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Tuesday, June 12


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#1 dirac

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Posted 12 June 2012 - 10:22 AM

A preview of the Australian Ballet's "Swan Lake."

For the first time in North America, audiences will be able to experience Graeme Murphy's award-winning interpretation. Murphy's "Swan Lake," originally created in 2002, for the ballet company's 40th Anniversary, is loosely based on the Prince Charles, Princess Diana, Camilla Parker Bowles saga. Apparently there is no Odile, and instead of an evil wizard lurking about with a wicked daughter, there is a Baroness Von Rothbart, the princes' older, former lover who taunts the young bride, Odette. Instead of a case of mistaken identity and deception, we are presented with a conflicted, love triangle and the psychological effects of this situation on a young bride.



#2 dirac

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Posted 12 June 2012 - 10:24 AM

The Mikhailovsky Theater will present "Swan Lake" in Vancouver.

The size of the production is staggering. Altogether, there are more than 90 dancers in a cast and crew that numbers 180. As well, Pyotr Tchaikovsky's score will be performed live by an orchestra of 66 musicians conducted by Valery Ovsyankov. That's only slightly smaller than the VSO and its 73 musicians.

Oksana Bondareva will be dancing the role of Odette-Odile for all four evening performances. On opening night and Saturday, Prince Siegfried will be danced by Leonid Sarafanov, a former principal dancer for the Mariinsky Theatre.



#3 dirac

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Posted 12 June 2012 - 10:30 AM

Sacramento Ballet's new season celebrates Ron Cunningham's 25th anniversary as artistic director.

The season will open in October with his full-length "Romeo & Juliet," followed by the holiday favorite "The Nutcracker," then the premiere of Cunningham's "The Great Gatsby" and, in March, his adaptation of Shakespeare's comedy "A Midsummer Night's Dream," which was last performed here 10 years ago.



#4 dirac

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Posted 12 June 2012 - 10:32 AM

A review of American Ballet Theatre's "Firebird" by Apollinaire Scherr in The Financial Times.

The genius of Alexei Ratmansky – American Ballet Theatre’s artist in residence, former Bolshoi director – is to turn the lack of dramatic imperative to his advantage. The pathos and delight of his Firebird lies in the fact that this Ivan and Maiden are not destined to fall in love; they decide to.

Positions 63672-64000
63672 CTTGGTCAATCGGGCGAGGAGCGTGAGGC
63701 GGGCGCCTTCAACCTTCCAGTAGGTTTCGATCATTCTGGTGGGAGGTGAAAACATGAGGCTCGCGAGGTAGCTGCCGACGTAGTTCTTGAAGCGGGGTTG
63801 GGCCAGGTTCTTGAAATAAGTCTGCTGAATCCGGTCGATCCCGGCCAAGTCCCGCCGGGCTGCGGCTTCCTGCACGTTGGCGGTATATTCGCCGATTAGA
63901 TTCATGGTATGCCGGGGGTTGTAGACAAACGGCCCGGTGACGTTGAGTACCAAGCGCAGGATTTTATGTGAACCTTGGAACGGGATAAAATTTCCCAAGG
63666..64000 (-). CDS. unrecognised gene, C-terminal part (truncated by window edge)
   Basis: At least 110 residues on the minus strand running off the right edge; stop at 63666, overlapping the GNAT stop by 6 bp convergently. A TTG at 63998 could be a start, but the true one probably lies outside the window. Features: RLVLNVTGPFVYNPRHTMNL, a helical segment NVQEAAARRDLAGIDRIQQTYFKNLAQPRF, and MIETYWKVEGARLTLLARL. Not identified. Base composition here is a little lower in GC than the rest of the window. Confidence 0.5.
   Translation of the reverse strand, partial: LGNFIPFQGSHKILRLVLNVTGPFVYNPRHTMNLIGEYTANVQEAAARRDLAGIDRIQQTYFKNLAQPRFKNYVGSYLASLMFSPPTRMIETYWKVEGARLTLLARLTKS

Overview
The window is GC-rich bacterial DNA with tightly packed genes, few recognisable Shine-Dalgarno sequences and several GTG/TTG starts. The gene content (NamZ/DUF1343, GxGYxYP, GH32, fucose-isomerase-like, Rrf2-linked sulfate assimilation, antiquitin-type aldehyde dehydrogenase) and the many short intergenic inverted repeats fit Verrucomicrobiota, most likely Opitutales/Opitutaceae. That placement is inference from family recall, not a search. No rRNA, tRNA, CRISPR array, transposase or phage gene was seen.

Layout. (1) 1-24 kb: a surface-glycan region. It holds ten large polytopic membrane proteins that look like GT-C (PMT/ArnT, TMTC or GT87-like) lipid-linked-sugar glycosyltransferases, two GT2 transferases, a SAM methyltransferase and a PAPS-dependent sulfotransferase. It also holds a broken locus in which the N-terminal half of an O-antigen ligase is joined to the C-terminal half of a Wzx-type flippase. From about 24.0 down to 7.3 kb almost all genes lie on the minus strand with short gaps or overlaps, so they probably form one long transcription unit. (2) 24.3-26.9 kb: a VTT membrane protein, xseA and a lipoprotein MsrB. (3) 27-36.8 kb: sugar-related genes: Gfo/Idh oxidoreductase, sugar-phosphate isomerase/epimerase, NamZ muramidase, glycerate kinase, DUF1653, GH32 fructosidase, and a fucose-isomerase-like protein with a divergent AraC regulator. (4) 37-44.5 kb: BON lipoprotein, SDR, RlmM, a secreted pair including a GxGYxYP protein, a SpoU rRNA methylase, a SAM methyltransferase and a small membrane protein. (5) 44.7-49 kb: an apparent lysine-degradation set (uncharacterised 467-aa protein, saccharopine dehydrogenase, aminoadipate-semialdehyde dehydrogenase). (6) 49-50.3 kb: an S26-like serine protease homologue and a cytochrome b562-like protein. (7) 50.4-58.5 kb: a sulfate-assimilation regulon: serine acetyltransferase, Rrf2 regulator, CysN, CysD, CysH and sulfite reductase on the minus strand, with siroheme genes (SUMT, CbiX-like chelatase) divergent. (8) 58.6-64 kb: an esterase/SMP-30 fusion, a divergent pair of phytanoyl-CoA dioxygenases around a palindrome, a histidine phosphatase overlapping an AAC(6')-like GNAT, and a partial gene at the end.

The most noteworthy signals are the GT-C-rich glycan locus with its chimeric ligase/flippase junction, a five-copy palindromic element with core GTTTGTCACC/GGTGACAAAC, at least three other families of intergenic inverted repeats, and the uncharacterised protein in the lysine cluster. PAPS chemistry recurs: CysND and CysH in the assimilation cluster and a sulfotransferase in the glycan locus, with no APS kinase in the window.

#5 dirac

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Posted 12 June 2012 - 10:37 AM

A feature on Vitor Menezes and Guilherme Menezes, twin brothers who dance with the English National Ballet. Video clips included.

The twins were soon performing at competitions such as the prestigious Prix de Lausanne and were offered a place at the English National Ballet School. They recently joined the Company and are on their first international tour with the company in Australia.



#6 dirac

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Posted 12 June 2012 - 10:39 AM

Mary Helen Bowers publishes a book.

“Ballet Beautiful is about finding balance and making fitness a part of your life in a happy, healthy, rewarding way where you get to feel pretty and look beautiful. It’s not about beating yourself up in the gym and locking yourself in a dark room with blasting music,” she explains. “A lot of fitness has that very masculine energy and drive, and that never worked for me. I want to be challenged, I don’t want to be told that I’m terrible, and that I suck and that I’m not good enough — that’s not motivating. I think the measure of a really good fitness program is how well you’re really able to maintain it and be happy.…If you’re not happy, it’s just not really going to work.”



#7 dirac

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Posted 12 June 2012 - 10:41 AM

An interview with Kang Sue-jin.

The 44-year-old prima ballerina, still active on stage and who has already passed the average retirement age for dancers, responded clearly to that question: “No, not anytime soon.”

“When I was in my early 30s, I thought that I would retire before I reached 40. But even after I passed 40, I found ballet more interesting than ever,” Kang told the reporters in Seoul on Monday. Kang and the Stuttgart Ballet are currently in Seoul to stage the ballet drama this weekend at the Sejong Center for the Performing Arts.



#8 dirac

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Posted 12 June 2012 - 10:57 AM

A review of American Ballet Theatre in "La Bayadere" by Carol Pardo for danceviewtimes.

Perhaps the disjunction between the lead characters comes from in differences in style and experience. As Nikiya, Cojocaru is all line and long limbs (her arms seem longer than her partner’s). Vasiliev is a committed actor; you always know what his character is feeling and seeing. He’s possessed of a buoyant jump, at its best when it is unornamented; the one thing he doesn’t have is line. Misty Copeland did very well by the pure classical demands of Gamzatti, but her reaction to the chaos of the final act didn’t read. Was she horrified at being found out? Terrified? Did she suddenly realize that love outranked rank? Only time (and more performances) will tell if these three disparate artists can build on a thoroughly believable premise and make all of “La Bayadère” work as well, dramatically and logically, as the first act.




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